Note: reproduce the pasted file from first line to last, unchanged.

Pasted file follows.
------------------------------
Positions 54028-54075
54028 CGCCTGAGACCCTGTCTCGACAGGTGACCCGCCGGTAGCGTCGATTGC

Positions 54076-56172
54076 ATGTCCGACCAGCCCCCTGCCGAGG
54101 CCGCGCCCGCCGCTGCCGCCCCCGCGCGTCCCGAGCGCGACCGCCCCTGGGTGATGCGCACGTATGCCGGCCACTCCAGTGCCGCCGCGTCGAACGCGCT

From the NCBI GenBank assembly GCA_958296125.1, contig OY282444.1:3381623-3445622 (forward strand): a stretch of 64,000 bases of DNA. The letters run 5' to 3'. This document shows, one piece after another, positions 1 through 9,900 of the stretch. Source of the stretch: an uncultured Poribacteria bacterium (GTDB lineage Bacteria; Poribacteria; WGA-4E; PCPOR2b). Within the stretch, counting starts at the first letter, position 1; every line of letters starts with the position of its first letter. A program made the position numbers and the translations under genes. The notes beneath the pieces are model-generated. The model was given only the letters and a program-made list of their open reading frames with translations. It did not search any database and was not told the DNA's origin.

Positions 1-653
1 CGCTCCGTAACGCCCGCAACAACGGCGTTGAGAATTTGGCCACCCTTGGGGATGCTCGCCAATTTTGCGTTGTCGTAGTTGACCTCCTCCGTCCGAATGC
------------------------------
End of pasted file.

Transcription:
Positions 54028-54075
54028 CGCCTGAGACCCTGTCTCGACAGGTGACCCGCCGGTAGCGTCGATTGC

Positions 54076-56172
54076 ATGTCCGACCAGCCCCCTGCCGAGG
54101 CCGCGCCCGCCGCTGCCGCCCCCGCGCGTCCCGAGCGCGACCGCCCCTGGGTGATGCGCACGTATGCCGGCCACTCCAGTGCCGCCGCGTCGAACGCGCT

From the NCBI GenBank assembly GCA_958296125.1, contig OY282444.1:3381623-3445622 (forward strand): a stretch of 64,000 bases of DNA. The letters run 5' to 3'. This document shows, one piece after another, positions 1 through 9,900 of the stretch. Source of the stretch: an uncultured Poribacteria bacterium (GTDB lineage Bacteria; Poribacteria; WGA-4E; PCPOR2b). Within the stretch, counting starts at the first letter, position 1; every line of letters starts with the position of its first letter. A program made the position numbers and the translations under genes. The notes beneath the pieces are model-generated. The model was given only the letters and a program-made list of their open reading frames with translations. It did not search any database and was not told the DNA's origin.

Positions 1-653
1 CGCTCCGTAACGCCCGCAACAACGGCGTTGAGAATTTGGCCACCCTTGGGGATGCTCGCCAATTTTGCGTTGTCGTAGTTGACCTCCTCCGTCCGAATGC